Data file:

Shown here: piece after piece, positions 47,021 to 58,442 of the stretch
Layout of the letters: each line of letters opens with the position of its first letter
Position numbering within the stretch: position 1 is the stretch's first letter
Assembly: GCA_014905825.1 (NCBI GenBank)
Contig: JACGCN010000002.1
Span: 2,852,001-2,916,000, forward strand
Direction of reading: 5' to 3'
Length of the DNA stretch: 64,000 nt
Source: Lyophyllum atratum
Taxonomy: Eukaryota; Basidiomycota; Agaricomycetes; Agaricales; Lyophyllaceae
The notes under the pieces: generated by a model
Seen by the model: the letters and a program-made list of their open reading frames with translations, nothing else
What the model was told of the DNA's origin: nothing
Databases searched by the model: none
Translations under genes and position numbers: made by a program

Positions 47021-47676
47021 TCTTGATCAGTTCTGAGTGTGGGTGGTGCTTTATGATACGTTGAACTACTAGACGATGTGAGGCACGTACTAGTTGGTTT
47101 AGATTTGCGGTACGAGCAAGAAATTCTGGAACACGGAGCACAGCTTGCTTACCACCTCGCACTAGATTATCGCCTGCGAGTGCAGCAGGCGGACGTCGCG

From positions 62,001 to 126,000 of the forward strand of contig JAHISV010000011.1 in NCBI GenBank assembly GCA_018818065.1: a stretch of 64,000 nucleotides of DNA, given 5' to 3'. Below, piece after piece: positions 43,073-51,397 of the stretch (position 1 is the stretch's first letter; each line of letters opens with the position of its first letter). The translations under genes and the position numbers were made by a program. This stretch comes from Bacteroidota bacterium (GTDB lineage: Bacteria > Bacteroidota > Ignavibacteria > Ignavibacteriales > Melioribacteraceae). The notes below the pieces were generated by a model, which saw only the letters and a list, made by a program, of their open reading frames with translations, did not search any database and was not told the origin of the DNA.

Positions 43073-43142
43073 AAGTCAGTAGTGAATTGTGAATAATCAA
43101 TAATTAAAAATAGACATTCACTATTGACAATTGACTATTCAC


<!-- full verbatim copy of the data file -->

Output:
Shown here: piece after piece, positions 47,021 to 58,442 of the stretch
Layout of the letters: each line of letters opens with the position of its first letter
Position numbering within the stretch: position 1 is the stretch's first letter
Assembly: GCA_014905825.1 (NCBI GenBank)
Contig: JACGCN010000002.1
Span: 2,852,001-2,916,000, forward strand
Direction of reading: 5' to 3'
Length of the DNA stretch: 64,000 nt
Source: Lyophyllum atratum
Taxonomy: Eukaryota; Basidiomycota; Agaricomycetes; Agaricales; Lyophyllaceae
The notes under the pieces: generated by a model
Seen by the model: the letters and a program-made list of their open reading frames with translations, nothing else
What the model was told of the DNA's origin: nothing
Databases searched by the model: none
Translations under genes and position numbers: made by a program

Positions 47021-47676
47021 TCTTGATCAGTTCTGAGTGTGGGTGGTGCTTTATGATACGTTGAACTACTAGACGATGTGAGGCACGTACTAGTTGGTTT
47101 AGATTTGCGGTACGAGCAAGAAATTCTGGAACACGGAGCACAGCTTGCTTACCACCTCGCACTAGATTATCGCCTGCGAGTGCAGCAGGCGGACGTCGCG

From positions 62,001 to 126,000 of the forward strand of contig JAHISV010000011.1 in NCBI GenBank assembly GCA_018818065.1: a stretch of 64,000 nucleotides of DNA, given 5' to 3'. Below, piece after piece: positions 43,073-51,397 of the stretch (position 1 is the stretch's first letter; each line of letters opens with the position of its first letter). The translations under genes and the position numbers were made by a program. This stretch comes from Bacteroidota bacterium (GTDB lineage: Bacteria > Bacteroidota > Ignavibacteria > Ignavibacteriales > Melioribacteraceae). The notes below the pieces were generated by a model, which saw only the letters and a list, made by a program, of their open reading frames with translations, did not search any database and was not told the origin of the DNA.

Positions 43073-43142
43073 AAGTCAGTAGTGAATTGTGAATAATCAA
43101 TAATTAAAAATAGACATTCACTATTGACAATTGACTATTCAC